Two blue lines are drawn across the rink, dividing the rink into three parts. In the National Hockey League the blue lines are 60 feet (18 m) from each goal line, while in international play they divide the rink into three equal parts.

The central part is known variously as centre ice or the neutral zone, while the other two zones are known either as the end zones or as the attacking and defending zones. The end zones are equal in size. One function of the blue line is to determine if the team with the puck is offside. A red and white checkered line (the red line) extends across the width of the rink and up the boards at centre ice, dividing the rink in half. This line is also used to determine if play is offside, as well as if the puck has been iced.

A player is offside if:

Icing consists of driving the puck from one's own side of the red line across the farther goal line without scoring and without the defending team having a chance to intercept it (in North American pro leagues a defending player must also touch the puck behind the goal line before an attacking player does). Once icing occurs play is stopped and a face-off (see below) is held in the end zone of the team that iced the puck.

Play begins with a face-off at centre ice. The puck is thrown sharply to the ice between the centres of the opposing teams, who then attempt to play it. When play is stopped it is resumed with a face-off unless a penalty shot has been called. Face-offs are conducted in five face-off circles – one at centre ice and the other four on opposite sides of each end zone – at four dots, one at each end of each blue line in the neutral zone, or at other points as required by the rules.

The face-off circles have a radius of 15 ft (4.57 m) in North America and 4.5 m in international play. There is a dot at the centre of each circle on which the puck is dropped. Only the centres may enter the face-off circles before the puck is dropped. Face-off tactics and strategy are extremely important parts of the game.


In men's hockey, but not in women's, a player may use his hip or shoulder to hit another player if the player has the puck or has just passed it. This use of the hip and shoulder is called body-checking. Expressly forbidden are:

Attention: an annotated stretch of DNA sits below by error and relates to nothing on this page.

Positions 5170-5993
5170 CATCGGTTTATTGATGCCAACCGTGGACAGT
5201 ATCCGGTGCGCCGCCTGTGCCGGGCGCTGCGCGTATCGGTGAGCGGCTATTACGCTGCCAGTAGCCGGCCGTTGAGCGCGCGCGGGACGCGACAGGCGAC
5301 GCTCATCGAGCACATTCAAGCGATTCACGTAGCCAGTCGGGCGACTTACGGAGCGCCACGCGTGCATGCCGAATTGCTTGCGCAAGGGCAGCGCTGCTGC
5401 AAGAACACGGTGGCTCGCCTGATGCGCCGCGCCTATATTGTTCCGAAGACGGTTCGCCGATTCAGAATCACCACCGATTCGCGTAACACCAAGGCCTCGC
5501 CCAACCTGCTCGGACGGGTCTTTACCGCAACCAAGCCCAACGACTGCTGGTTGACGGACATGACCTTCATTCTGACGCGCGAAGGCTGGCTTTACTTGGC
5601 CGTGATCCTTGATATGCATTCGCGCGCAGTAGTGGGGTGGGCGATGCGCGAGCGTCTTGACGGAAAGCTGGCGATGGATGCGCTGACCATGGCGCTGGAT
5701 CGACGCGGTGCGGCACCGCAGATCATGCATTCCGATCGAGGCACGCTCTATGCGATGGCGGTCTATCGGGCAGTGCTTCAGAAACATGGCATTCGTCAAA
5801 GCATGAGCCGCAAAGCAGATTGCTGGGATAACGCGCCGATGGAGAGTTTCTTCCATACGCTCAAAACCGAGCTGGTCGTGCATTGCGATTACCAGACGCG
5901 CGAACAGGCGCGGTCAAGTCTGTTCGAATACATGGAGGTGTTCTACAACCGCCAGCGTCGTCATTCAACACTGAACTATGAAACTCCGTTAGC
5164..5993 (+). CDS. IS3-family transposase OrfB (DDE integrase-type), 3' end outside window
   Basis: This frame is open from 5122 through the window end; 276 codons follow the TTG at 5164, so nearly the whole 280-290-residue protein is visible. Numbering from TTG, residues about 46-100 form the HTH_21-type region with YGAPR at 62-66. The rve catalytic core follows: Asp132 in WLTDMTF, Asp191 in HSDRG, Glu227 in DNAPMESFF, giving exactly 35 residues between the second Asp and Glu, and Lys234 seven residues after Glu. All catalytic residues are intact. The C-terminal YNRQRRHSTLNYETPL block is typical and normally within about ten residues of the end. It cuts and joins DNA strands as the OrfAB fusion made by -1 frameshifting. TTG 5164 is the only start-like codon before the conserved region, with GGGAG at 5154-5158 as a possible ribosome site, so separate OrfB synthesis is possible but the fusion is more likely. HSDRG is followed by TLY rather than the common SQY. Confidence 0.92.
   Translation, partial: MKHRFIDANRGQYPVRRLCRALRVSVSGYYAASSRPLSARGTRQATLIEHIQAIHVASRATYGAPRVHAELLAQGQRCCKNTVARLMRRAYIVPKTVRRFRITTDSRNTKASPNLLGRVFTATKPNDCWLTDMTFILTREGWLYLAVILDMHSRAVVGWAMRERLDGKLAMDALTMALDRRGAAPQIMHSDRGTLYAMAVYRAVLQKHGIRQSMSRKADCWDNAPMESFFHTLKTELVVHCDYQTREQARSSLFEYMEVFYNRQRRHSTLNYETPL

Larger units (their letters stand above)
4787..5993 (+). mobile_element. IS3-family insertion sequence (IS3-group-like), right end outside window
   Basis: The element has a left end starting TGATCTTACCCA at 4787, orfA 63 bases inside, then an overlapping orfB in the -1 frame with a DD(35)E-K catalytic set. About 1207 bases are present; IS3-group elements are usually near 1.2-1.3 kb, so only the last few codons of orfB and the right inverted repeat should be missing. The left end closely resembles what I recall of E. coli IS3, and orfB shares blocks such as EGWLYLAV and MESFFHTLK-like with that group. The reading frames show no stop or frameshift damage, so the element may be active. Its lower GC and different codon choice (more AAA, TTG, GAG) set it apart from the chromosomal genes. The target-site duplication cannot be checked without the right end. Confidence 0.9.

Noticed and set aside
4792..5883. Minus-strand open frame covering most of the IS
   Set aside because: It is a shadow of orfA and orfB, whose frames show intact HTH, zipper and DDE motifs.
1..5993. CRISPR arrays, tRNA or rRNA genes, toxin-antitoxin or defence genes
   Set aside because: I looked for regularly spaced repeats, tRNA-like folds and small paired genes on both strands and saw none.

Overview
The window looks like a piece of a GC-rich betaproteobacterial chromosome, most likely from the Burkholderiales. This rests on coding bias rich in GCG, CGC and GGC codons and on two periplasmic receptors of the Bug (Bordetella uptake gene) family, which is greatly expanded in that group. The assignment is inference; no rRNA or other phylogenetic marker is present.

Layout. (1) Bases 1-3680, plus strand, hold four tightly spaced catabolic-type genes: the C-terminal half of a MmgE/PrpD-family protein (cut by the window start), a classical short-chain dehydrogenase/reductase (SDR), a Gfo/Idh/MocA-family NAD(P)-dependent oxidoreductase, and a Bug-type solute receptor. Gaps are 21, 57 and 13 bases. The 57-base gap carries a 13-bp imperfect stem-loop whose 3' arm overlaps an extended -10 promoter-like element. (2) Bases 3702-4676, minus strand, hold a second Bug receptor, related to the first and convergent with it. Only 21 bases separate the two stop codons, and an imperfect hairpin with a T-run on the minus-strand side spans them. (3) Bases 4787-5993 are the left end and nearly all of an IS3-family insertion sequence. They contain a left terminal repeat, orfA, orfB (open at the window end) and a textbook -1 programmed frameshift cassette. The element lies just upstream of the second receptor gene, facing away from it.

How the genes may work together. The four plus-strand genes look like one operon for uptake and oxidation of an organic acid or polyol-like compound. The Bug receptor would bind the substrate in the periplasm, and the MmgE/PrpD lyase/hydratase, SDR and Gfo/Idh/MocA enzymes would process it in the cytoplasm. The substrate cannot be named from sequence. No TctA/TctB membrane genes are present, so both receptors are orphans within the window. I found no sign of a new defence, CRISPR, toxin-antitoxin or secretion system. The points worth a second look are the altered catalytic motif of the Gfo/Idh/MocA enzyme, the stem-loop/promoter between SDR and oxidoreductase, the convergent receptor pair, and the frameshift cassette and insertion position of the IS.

Other serious infractions include delay of game (shooting the puck out of bounds, for example, or deliberately dislodging the goalposts), diving (attempting to draw a penalty or embellish an existing penalty typically by the action of diving) and holding the puck if one is not the goaltender. The penalty for these infractions is the removal of the offending player from the ice for a set period during which his team may not replace him. That is, they must play shorthanded until he returns. A minor penalty is removal for two minutes or until a goal is scored by the unpenalized team.

In the NHL, a double minor penalty is assessed for head-butting.

A major penalty of five minutes is assigned for more serious infractions, including checking from behind and causing injury while committing a penalty which would otherwise be punished with a minor penalty; the player must serve the full five minutes regardless of the number of goals scored against his or her team. A misconduct penalty is given chiefly for disrespect to the officials; it lasts ten minutes, but the player's team does not have to play shorthanded. Game misconduct and match penalties (for attempting to injure an opponent, kicking, etc.) result in the expulsion of the player from the game.

A penalty shot is awarded in the National Hockey League for offences such as fouling a player with the puck who is advancing towards the goaltender with no defenders in his way. All players but the goaltender and the fouled player leave the ice, the puck is placed at centre ice, and the fouled player is allowed to advance with the puck and take one shot (rebounds do not count). If his shot is successful he is awarded a goal.

When an infraction is committed, play stops if the offending team is in possession of the puck. If it is not in possession of the puck, play continues until the offending team is in possession of the puck or play stops for other reasons. If a goal is scored against the offending team, any minor penalty is waived. The goaltender of the non-offending team usually leaves the ice to be replaced by a forward when a penalty call is delayed.

A team playing with more players than a penalized team is said to be on the power play. Icing is not called against the shorthanded team on a power play. Special tactics are used when playing with an advantage in numbers.


An important defensive tactic is checking, or attempting to take the puck from an opponent. Forechecking is checking in the other team's zone, backchecking is checking while the other team is advancing down the ice toward one's own goal. Stickchecking, sweepchecking, and pokechecking are legal uses of the stick to obtain possession of the puck. Bodychecking is using one's shoulder or hip to strike an opponent who has the puck or who has just passed it.